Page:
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The Journey of a Book

by Craig Martin on 2018-10-08T14:40:00+01:00 | Comments

Hi, my name is Karen and I have worked within Learning Services for almost 4 years.  I obtained my degree in BSc Health and Wellbeing here at the University in 2014 and after graduating, I interned with the Admission / Infozone teams and 3 weeks with the Course Administrator teams. I came across to Learning Services initially for 2 days to assist with some work and an opportunity arose within the team, which I applied for, and now work full-time as a Faculty Liaison Assistant.

One of my varied roles within Learning Services is to oversee the book ordering process and liaise with librarians to ensure you have the best access to current items.

Book orders are passed onto me via the librarians who make decisions with regard to our stock, depending of the size of a cohort for relevant areas.  These orders can be generated from the helpdesk (such as missing books,) from reading lists, requests from lecturers and student suggestions. Once the librarians have made their decision, they enter their orders into an Excel spreadsheet where I will pick up the order details. This will give me the ISBN, Book title, number of copies to order, the loan of each book (i.e. long loan, short loan, reference, E-book) and the amount of each loan to order. It will also give me a cost and any instructions related to the book (e.g. if there is a reserve to be placed on the book, or it needs to be added into a reading list) This sheet can become very large and is normally defined down to the relevant schools.

So my process begins with entering our main suppliers site and locating the book, normally via the ISBN number. Once the book is found, I place the books into a virtual ‘basket’ which then generates an order form.  I have a template set up which will vary for every book order and I can adjust each time I do a new order, but each book needs an order number, a fund code, the loan type, amount of books required, servicing instructions and other details which are saved on the template. I order the books in batches so there are not huge orders being sent through in one go! The ordering process can take several hours and needs focus to ensure all the correct details are input.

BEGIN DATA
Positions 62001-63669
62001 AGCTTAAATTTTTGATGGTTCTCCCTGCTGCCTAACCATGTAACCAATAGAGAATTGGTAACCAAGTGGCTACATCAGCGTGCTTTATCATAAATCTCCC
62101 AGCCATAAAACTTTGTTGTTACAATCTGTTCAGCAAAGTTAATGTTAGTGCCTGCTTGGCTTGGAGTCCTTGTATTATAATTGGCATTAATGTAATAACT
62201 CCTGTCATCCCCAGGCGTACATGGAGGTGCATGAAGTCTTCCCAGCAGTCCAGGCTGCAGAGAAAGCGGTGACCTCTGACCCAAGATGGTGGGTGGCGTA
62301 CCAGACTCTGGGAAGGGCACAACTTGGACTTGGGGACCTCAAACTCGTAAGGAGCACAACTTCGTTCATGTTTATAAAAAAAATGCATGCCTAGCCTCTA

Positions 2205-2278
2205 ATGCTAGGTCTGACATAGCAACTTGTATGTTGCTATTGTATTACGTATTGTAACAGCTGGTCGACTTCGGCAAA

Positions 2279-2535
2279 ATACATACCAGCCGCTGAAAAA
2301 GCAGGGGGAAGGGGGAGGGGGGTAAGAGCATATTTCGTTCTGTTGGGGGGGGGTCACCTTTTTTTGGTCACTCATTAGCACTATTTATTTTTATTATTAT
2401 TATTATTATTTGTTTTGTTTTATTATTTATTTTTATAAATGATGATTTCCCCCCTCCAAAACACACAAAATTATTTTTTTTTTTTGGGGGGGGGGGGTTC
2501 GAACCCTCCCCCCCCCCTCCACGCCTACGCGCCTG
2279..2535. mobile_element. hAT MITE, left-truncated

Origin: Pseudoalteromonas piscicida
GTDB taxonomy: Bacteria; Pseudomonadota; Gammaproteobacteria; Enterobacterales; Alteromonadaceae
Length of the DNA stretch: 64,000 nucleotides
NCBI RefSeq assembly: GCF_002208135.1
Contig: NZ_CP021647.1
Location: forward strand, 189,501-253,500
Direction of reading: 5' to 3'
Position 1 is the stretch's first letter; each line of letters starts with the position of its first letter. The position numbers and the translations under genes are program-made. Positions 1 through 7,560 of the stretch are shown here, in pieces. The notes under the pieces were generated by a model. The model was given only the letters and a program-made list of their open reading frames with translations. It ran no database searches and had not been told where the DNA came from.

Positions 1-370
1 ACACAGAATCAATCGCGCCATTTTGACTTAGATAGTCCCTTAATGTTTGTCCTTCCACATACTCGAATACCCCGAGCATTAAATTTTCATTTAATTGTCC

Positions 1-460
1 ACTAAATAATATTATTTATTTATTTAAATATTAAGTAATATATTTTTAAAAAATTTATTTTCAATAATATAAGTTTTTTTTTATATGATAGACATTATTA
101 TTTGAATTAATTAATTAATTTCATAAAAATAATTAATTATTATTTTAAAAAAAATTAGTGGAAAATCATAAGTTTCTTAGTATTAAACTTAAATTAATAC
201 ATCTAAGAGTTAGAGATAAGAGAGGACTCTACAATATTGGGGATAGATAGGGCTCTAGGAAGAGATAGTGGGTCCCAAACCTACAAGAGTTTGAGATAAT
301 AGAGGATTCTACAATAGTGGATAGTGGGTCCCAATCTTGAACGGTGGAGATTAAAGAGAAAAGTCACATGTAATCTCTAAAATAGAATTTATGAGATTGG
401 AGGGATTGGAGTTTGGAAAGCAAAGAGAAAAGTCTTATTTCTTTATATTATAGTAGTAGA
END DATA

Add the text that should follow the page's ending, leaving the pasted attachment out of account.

Below, you can watch a short video of what happens to our book order once it reaches our supplier:

A Day in the Life of a book from Proquest

Once the order is completed, I download a sheet of the orders for me to keep and send the order off to our main book supplier. Coutts cannot always supply every book, maybe due to restrictions, or the book is out of print with their publishers. In this case, we have other suppliers we can try, but often we will then source the book from Amazon. However, unlike our main suppliers, who we pay to have our books arrive shelf ready, any items we order from Amazon are processed manually once we receive them here in the Library.  This involves stamping our University of Suffolk logo on the book, inserting security tags, adding in the loan labels and barcodes and every book needs covering to prolong shelf life. We write relevant important information into the accession box and then add the spine label ready for cataloguing and shelving.

Once an order has been placed, we record the items ordered for budgeting purposes, but that I will save for another day! So, the books will then start to arrive. Below is a small order arriving, at busy times we can receive as many as 12/13 boxes at a time.

The boxes are unpacked, checked to ensure they are all correct and the cataloguing process of each individual book can begin.

The books shelved in our offices ready for cataloguing through our system.

Once cataloguing is complete, books are moved to the main library for our staff to place them out on the shelves for you to access. 


So, as you can see, the journey of a book from order to shelf can be a long process and we strive to ensure that we keep on top of our resources, in particular ensuring we have latest up to date editions of our books. I hope you have found this blog of interest and as always, our library helpdesk staff are always on hand to answer any queries you may have.

Karen Giltjes
Faculty Liaison Assistant


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